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2003 CES, Day Four

Runco has made great strides in projector development recently. The Union City, CA–based company unveiled three new DLP projectors in Las Vegas, all of them sporting single 16:9 HD2 chips, DVI inputs, and 1280 x 720 resolution. The least expensive of the three, the Reflection CL-720, supports the primary varieties of NTSC, PAL, and SECAM, and can be ordered from the factory with a short throw or long throw lens, for images as small as 40" diagonally or up to as large as 300". Brightness is specified at 750 ANSI Lumens when the projector is calibrated for home theater; contrast ratio is a very respectable 1500:1. The CL-720 is said to be "HDTV ready," although the product sheet handed out at the LV Convention Center doesn't list any ATSC format among those supported.

True high-def DLP projectors from Runco are the Reflection VX-1000ci, successor to the acclaimed VX-1000c. Brightness is listed at 884 Lumens when calibrated for home theater; contrast is 2000:1. The 1000ci can cast a widescreen image from 40" to 200"; supported video formats include NTSC North American and NTSC International, PAL, and the three most popular versions of digital video—480p, 720p, and 1080i. The big bruiser in the series is the VX-5000ci, with calibrated brightness at 912 ANSI Lumens and contrast ratio at 2200:1. The 5000ci casts the same size image and supports the same array of formats as the 1000ci, but can be ordered with "premium professional grade" optics. Suggested list price is $26,995 with availability slated for February.

Now a division of Runco, Vidikron launched two new products here, the Vision One LCD projector and the VP-46 plasma display. Yet to be priced, the VP-46 is a 16:9 widescreen with brightness rated at 300cd/m2 and an 850:1 contrast ratio. Viewing angle is a respectable 160°:, and supported formats include 480p, 540p, 720p, and 1080i.

The Vision One is claimed capable of 5000 ANSI Lumens brightness, powered by four lamps with a rated lifetime of 6000–8000 hours. Contrast ratio is 1000:1, resolution is 1600 x 1200 pixels, and supported formats include 480p, 540p, 720p, and 1080i. The Vision One comes with several lens options, including one specially designed for viewing films in the 2:35:1 aspect ratio. Input array includes RGB on a 15-pin D-sub connector, RGBHV- RGB x 5, DVI, Component (RGB x 3), S-Video, Composite, RS-232, and USB. The Vision One is best used with the Vidikron/Faroudja VF-1 Theater Manager, according to spokesfolks on the convention center floor. Package price is $80k.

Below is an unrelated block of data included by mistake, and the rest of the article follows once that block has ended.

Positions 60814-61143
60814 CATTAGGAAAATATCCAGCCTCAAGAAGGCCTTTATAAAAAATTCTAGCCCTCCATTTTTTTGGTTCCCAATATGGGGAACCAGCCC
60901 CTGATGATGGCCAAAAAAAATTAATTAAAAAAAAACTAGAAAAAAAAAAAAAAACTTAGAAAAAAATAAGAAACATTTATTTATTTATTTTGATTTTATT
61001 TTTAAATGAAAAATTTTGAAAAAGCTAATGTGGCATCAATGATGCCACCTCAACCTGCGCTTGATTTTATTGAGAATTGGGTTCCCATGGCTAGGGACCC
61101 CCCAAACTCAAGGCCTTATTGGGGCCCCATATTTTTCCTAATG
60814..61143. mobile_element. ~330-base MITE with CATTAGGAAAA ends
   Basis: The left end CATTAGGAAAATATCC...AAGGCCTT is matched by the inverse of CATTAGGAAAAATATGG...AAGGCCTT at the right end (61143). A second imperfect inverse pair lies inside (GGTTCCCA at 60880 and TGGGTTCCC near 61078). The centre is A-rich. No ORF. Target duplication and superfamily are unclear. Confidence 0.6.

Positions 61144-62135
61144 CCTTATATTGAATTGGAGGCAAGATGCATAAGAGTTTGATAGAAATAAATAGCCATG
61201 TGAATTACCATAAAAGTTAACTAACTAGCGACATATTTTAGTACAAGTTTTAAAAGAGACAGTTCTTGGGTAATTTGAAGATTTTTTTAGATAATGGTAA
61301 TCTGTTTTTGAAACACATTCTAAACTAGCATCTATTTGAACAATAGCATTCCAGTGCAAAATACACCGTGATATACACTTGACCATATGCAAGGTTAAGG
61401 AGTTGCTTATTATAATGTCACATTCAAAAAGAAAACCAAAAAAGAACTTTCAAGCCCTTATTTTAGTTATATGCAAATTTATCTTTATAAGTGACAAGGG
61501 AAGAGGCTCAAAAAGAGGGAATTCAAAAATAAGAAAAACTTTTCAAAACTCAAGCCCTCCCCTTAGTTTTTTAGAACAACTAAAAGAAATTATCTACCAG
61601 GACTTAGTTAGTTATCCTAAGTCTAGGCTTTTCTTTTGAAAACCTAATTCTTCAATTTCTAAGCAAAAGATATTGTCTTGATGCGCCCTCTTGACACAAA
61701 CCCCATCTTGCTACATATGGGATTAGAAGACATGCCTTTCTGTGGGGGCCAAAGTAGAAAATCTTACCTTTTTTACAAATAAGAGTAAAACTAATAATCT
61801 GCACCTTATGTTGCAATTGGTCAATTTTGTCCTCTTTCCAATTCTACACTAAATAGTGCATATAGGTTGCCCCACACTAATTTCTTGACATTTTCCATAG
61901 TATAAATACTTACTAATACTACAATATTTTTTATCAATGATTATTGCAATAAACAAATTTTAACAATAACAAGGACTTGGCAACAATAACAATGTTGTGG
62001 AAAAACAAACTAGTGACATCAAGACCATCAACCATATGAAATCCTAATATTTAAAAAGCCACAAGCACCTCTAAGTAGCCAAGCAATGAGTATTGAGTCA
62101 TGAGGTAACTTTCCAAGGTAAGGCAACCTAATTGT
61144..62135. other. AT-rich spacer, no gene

Faroudja is demonstrating a sleek addition to its Digital Cinema Series, the $14,500 FDP-DLPHD10. The DLP projector boasts resolution of 1260 x 768, contrast ratio of 1100:1, and Faroudja's renowned color processing and 3:2 pulldown circuitry. Compatible with most national and international video formats, the FDP-DLPHD10 automatically detects, processes, and displays almost any signal fed it, including 480p, 720p, and 1080i. A powered zoom lens and adjustable color temperature make this projector attractive for those who view video from a wide variety of sources. Faroudja is also showing its NRS-DCS and NRS-DVI digital video processors, which offer deinterlacing, color scaling, detail enhancement, and audio processing. The NRS-DCS features an internal DVD drive for minimal circuit interference; the DVI version lacks the drive but is functionally very close to its sibling. The price ranges from $12K to $30K depending on configuration.

Available around March 1, Yamaha's DPX-1000 is an HD2 DLP projector with brightness rated at 800 ANSI Lumens, and a 2700:1 contrast ratio. The DPX-1000 features Faroudja "DCDi" processing for NTSC signals. Inputs include component, S-Video, composite, and DVI.

Videophiles who employ multiple sources will want to look into CenterStage professional video processors from Focus Enhancements of Campbell, CA. Intended to minimize unwanted artifacts when upconverting video formats to displays not designed for them, the CenterStage scales input signals to "popular native formats" of any connected monitor or projector. The company's processors are described as "resolution multipliers" and are said to support all combinations of input and output ratios and to offer adjustment of color level and hue, brightness, and contrast. An auto-save function keeps settings for any source—a real time saver if you are assembling a project from several sources. Prices range from $995 for the CS-HD (for converting analog video to HD level) to $2495 for the CS-2, with an optional SDI input. The CS-2 is said to be the world's first video processor with DVI-HDCP (copy-protected high-def datastream) inputs and outputs. The CS-1 and CS-2 are available now; the CS-HD will begin shipping sometime in the first quarter of 2003.

CRTs haven't completely disappeared, of course. Proton was one of the few companies to venture forth with a new direct-view CRT monitor. The HWT-36A is a 34" diagonal "HDTV ready" widescreen monitor with dual NTSC tuners. Legacy video viewed on the HWT-36A, including live programming, is "up-rezzed" to progressive scan, and 480p sources are upconverted to 1080i. The HWT-36A handles 480i, 480p, 720p, and 1080i. A four-source picture-in-picture feature allows monitoring of security cameras while viewing a DVD or television program. Compared to its flat-screen competitors, the HWT-36A occupies a lot of space with its 24" depth, but it may be ideal for some consumers. Price quoted in Las Vegas: $3000.

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